Dee-1 paid off his student loans after getting a recording contract advance
The rapper says his college debt was a dark cloud after graduation
40 million Americans can relate: That's how many people carry student loan debt
“I finished paying Sallie Mae back.”
Those words seem like a pipe dream for millions of Americans buried under student loan debt. But New Orleans rapper Dee-1 turned that dream into a reality by paying off his loans with an advance he received after signing a record deal.
“I was like, how should I spend this? Most rappers buy a new car; they go ball out; they take a vacation; they go buy new jewelry,” Dee-1 said. “With this advance, I wanted to break the stereotypes of how people normally spend them – and get out of debt.”
And now, his celebratory song about becoming debt-free, “Sallie Mae Back,” has taken off, with fans relating to his uphill battle.
The former middle-school math teacher, whose real name is David Augustine Jr., says his debt problems started after he graduated from Louisiana State University. Even with a full-time job, he found that he couldn’t make headway on his student loans.
“I have literally been in that place in life where I’m like, do I want to put some gas in my car or do I want to eat dinner tonight?” the musician said. It’s clear he hasn’t forgotten that time in his life: He’s giving away digital copies of the song “Sallie Mae Back” to anyone who signs up for his mailing list. “Everyone should be able to share this song, and money shouldn’t be a distraction.”
Now that Dee-1 has paid off his own debt, he stresses financial responsibility to those with college loan bills and says even though it might take longer than you want, you’ll see the light at the end of the tunnel one day.
Student loan debt is also a hot issue on the campaign trail. Republican presidential candidate Marco Rubio favors automatic income-based repayment plans for student loans, while rival John Kasich’s plan includes letting high school students earn credit for basic college courses. Democrats Bernie Sanders and Hillary Clinton have offered plans to reduce or eliminate tuition at public colleges.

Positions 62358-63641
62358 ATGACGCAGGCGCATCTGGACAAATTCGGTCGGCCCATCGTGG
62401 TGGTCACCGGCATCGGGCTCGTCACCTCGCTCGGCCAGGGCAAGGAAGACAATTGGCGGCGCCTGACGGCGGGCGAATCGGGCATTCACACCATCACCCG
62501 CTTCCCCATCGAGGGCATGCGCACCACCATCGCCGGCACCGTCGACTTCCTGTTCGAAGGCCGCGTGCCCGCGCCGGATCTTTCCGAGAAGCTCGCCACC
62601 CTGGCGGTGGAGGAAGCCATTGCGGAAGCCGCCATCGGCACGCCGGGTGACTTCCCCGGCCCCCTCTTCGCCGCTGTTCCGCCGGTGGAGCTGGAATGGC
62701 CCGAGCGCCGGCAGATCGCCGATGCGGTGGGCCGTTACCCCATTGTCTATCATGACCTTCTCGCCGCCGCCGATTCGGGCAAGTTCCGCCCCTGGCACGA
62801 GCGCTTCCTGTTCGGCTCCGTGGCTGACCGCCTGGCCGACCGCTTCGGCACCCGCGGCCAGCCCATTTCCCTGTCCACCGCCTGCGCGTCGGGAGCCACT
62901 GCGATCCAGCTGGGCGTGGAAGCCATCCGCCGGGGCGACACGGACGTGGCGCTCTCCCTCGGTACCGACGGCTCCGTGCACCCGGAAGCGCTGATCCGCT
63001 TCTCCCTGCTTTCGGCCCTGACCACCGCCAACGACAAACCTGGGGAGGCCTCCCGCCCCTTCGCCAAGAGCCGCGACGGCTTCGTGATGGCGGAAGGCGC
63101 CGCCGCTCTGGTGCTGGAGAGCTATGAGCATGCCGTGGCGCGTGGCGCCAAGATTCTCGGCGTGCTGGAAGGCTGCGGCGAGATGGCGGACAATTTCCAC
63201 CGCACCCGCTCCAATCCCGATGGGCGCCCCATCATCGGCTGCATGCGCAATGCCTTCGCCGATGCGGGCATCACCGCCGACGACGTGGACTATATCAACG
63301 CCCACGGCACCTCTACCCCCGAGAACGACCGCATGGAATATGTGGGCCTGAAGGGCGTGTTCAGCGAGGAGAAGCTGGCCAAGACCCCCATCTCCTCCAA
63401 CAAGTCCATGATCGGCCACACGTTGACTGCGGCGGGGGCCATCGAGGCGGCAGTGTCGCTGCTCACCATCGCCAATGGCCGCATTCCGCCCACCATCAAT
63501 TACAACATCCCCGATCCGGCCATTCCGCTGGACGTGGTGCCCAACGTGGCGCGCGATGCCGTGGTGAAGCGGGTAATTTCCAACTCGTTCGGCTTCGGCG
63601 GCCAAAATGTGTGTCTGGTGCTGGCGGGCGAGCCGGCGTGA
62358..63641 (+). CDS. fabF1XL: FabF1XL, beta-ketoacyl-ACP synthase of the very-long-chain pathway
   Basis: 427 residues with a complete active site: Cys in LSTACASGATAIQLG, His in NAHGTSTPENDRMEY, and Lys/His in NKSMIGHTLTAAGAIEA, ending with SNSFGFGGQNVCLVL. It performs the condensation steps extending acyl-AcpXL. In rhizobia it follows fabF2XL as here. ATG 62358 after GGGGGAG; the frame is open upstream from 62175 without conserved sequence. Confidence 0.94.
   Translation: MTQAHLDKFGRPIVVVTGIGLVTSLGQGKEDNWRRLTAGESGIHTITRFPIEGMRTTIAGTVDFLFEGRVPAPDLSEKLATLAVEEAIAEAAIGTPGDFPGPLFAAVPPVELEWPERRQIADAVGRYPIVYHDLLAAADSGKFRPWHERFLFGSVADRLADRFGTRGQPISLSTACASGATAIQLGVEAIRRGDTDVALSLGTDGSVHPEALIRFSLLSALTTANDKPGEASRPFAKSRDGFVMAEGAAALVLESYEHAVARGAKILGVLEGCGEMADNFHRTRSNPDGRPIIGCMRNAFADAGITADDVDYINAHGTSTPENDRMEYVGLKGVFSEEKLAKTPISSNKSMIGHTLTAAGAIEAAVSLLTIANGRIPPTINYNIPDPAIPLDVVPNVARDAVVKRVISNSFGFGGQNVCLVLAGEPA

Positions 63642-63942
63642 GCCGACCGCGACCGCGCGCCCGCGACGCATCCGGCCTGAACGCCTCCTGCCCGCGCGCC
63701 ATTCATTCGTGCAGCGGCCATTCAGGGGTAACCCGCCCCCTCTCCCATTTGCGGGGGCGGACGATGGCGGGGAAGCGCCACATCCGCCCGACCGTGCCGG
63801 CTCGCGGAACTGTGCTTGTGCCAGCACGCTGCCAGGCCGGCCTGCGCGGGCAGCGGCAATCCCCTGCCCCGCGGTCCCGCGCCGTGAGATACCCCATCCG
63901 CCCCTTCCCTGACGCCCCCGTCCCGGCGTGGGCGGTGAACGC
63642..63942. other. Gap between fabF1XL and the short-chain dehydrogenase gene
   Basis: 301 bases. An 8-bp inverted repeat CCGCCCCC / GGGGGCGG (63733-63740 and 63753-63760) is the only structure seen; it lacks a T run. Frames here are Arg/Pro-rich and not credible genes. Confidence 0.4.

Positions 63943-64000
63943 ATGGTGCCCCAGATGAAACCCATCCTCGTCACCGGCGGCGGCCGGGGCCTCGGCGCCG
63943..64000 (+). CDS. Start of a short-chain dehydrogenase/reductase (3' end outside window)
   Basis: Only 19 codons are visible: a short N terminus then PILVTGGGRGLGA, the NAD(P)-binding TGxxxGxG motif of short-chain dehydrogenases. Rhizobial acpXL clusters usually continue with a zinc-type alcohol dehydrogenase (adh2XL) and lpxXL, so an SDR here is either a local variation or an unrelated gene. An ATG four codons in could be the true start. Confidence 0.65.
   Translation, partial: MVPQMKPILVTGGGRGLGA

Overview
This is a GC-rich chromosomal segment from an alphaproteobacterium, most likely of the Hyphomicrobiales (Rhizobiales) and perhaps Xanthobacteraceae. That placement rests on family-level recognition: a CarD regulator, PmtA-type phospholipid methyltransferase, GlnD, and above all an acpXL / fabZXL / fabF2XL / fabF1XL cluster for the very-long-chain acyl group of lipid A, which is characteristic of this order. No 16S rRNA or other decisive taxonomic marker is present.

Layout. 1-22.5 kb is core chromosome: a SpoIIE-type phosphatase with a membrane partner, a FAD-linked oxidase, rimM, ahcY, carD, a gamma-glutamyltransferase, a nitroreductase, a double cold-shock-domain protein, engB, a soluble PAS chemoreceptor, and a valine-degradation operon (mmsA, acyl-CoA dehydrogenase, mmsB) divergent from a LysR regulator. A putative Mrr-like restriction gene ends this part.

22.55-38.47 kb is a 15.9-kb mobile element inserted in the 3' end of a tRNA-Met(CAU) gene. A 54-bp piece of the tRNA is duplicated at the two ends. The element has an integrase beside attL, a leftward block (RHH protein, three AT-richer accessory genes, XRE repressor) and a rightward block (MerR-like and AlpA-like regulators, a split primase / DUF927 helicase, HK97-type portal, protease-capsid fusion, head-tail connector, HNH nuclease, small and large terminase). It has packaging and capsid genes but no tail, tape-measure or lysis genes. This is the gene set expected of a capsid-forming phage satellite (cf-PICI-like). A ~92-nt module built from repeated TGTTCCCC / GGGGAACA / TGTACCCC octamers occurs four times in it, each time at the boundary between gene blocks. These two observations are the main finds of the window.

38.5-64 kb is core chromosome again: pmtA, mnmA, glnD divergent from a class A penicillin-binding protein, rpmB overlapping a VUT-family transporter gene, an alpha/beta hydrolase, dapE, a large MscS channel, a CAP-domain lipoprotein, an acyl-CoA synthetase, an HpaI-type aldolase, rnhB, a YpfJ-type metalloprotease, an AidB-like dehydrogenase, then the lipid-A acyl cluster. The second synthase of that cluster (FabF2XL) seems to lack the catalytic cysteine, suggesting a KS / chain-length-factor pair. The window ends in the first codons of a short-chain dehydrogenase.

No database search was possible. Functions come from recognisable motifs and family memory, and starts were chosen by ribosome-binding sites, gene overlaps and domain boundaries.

Dee-1 says he’s heard some great ideas from candidates but wants them to be clear about how their plans would work. “It is ear candy to my generation to hear ‘let’s make college free.’ … That’s easy,” the New Orleans-based musician said.
What made “Sallie Mae Back” popular – besides the catchy beats and whimsical video that’s drawn more than 320,000 YouTube views – is that so many Americans can relate: As of 2014, at least 40 million Americans have at least one outstanding student loan, pushing the nationwide student loan debt to a record $1.2 trillion.
“In the video, we tried to keep it fun but keep it serious at the same time. … In college, you’ll be partying; you’ll be having fun. The whole time, your debt is just going up and up and up,” Dee-1 said. “I wanted to be the light at the end of the tunnel for people.”
The video has gained so much traction that the song’s subject, lender Sallie Mae, tweeted a response: “Congrats @Dee1music!”
But Dee-1 isn’t just basking in his fame; he’s looking to the future. The musician is recording his debut major-label album for release this year.
He wants to get back into touring as soon as it’s finished. “I think I’m going to be heavily requested on the college circuit because of this song,” Dee-1 said with a laugh.